Although I don’t want to do this in any kind of chronological order, the original 1933 version of King Kong, directed and produced by Merian C. Cooper and Ernest B. Schoedsack, absolutely blew my mind when I saw it on my parents black and white TV as a young child. It’s certainly one of the first movies I can remember seeing, so I’m guessing I was around four or five-years-old at the time.
Jesus – I’m going to sound fucking ancient here, but this was one of those films that would be shown once a year on television (I have no idea why). I think it goes without saying – after the first time, I would do my best to never miss it.
At first, I probably thought it was real, which only added to its appeal. A giant gorilla rampaging in NYC! Tossing around subway cars like toys! Crushing people underfoot! Ripping what looked like some kind of dinosaur’s head apart on Skull Island! Throwing men around like dolls! Seriously – I thought it was the coolest thing in the world and was one of my first experiences of the power of film.
Of course, at some point, I realized it wasn’t real – but that didn’t diminish my love for it; instead, I became even more fascinated. How was this possible? This would have been in the early 1960s, so it was almost 30 years old then, but its age gave it an even weirder sense of other-worldliness like it was some secret artifact from a time when these things really happened.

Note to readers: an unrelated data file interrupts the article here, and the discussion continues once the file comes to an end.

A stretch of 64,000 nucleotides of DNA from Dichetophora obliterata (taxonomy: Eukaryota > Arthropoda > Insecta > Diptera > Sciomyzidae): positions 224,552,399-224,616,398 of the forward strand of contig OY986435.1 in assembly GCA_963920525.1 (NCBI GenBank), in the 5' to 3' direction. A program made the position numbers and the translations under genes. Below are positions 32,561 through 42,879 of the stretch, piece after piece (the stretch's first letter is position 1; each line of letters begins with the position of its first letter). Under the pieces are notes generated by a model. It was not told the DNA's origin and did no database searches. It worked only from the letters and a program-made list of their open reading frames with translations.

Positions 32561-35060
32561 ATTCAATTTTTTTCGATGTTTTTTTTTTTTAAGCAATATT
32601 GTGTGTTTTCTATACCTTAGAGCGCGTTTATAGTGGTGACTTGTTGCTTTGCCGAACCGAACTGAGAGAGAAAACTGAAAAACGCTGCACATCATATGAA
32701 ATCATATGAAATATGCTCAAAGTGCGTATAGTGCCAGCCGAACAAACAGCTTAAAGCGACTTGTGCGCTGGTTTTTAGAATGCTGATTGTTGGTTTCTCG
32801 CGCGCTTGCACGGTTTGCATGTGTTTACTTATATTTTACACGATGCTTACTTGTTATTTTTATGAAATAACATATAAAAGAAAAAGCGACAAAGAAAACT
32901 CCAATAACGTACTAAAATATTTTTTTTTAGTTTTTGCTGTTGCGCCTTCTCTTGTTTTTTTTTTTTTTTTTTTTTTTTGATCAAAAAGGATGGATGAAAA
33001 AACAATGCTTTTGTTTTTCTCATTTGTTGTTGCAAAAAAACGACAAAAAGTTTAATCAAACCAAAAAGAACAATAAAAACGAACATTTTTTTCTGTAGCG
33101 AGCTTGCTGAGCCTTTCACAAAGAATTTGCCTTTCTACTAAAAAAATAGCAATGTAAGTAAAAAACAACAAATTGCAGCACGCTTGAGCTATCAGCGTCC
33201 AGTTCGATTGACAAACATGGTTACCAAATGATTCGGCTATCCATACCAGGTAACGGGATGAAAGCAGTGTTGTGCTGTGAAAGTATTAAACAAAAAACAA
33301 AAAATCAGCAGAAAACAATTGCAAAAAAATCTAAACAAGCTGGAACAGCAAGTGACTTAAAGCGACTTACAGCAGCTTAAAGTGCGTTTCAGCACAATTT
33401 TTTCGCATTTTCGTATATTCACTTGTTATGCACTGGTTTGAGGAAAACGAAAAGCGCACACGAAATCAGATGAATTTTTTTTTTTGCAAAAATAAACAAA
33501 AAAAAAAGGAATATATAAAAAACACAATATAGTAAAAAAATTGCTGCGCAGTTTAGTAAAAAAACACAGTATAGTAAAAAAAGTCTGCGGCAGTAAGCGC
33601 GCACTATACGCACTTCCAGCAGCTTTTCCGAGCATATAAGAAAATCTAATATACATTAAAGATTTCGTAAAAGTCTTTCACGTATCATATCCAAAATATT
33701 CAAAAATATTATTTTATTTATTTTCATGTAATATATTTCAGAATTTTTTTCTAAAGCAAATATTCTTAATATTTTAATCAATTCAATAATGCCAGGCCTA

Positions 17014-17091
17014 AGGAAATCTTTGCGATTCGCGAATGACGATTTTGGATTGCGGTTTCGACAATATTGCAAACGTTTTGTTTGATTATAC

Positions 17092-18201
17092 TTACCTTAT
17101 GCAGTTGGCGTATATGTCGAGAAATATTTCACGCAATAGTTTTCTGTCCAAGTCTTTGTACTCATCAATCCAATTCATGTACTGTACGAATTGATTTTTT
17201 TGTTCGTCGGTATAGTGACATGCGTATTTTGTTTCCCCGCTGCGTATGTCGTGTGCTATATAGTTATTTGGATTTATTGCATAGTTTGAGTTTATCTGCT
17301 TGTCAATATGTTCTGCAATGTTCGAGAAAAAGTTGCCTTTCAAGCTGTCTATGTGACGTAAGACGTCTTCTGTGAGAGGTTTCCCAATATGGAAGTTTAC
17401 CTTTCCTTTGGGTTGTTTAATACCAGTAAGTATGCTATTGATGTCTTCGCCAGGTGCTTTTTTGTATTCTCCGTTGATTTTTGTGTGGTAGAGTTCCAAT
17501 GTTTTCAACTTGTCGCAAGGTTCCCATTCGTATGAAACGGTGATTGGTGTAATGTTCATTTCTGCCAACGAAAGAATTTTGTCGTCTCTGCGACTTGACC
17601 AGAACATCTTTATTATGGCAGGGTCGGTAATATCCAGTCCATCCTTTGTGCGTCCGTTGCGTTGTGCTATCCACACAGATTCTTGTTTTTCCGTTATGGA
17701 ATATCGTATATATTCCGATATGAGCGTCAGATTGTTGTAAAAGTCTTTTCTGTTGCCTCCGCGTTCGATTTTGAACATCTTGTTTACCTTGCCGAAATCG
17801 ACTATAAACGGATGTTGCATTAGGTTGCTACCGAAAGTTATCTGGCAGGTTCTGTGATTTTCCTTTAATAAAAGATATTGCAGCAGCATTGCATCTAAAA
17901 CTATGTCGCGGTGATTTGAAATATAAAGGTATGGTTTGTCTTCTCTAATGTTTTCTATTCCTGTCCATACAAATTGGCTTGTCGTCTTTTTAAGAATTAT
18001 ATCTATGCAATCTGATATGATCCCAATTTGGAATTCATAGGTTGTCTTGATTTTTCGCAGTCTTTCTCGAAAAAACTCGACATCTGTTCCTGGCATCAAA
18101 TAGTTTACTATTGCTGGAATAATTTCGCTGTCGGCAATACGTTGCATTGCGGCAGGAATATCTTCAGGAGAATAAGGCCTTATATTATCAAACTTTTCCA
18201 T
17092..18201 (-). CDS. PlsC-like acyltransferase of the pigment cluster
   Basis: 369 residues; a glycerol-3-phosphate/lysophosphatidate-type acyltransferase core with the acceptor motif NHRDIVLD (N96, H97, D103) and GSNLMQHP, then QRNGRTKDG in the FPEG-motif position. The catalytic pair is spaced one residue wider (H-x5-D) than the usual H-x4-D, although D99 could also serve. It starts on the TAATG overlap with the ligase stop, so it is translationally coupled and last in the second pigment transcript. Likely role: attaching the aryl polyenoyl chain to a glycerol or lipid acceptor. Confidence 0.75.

I could have given two shits about Faye Wray or any of the other people in the film for that matter. For me, it was all about Kong and the world he inhabited, whether on Skull Island or in NYC – both of which seemed pretty exotic. When I finally realized it was done with this thing called stop-motion animation, I became obsessed.
Willis O’Brien was responsible for creating this world, and the job he did with Kong was quite a magic trick – somehow, through his mastery and vision, he imbued the 18-inch rubber creature with a metal armature covered with something that looked like fur into a living thing that had emotions. The final sequence where the single-engine airplanes shot him down off the Empire State building was heartbreaking.
It was one of the first times I realized what assholes people could be.